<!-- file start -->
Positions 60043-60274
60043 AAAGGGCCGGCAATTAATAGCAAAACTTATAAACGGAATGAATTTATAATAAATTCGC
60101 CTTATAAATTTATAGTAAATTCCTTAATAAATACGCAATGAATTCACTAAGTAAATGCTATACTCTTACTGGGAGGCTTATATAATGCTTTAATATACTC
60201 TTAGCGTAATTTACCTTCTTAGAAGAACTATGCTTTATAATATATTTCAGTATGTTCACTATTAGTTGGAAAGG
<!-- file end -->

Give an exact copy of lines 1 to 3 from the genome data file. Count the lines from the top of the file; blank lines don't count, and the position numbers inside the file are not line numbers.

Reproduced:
Positions 60043-60274
60043 AAAGGGCCGGCAATTAATAGCAAAACTTATAAACGGAATGAATTTATAATAAATTCGC
60101 CTTATAAATTTATAGTAAATTCCTTAATAAATACGCAATGAATTCACTAAGTAAATGCTATACTCTTACTGGGAGGCTTATATAATGCTTTAATATACTC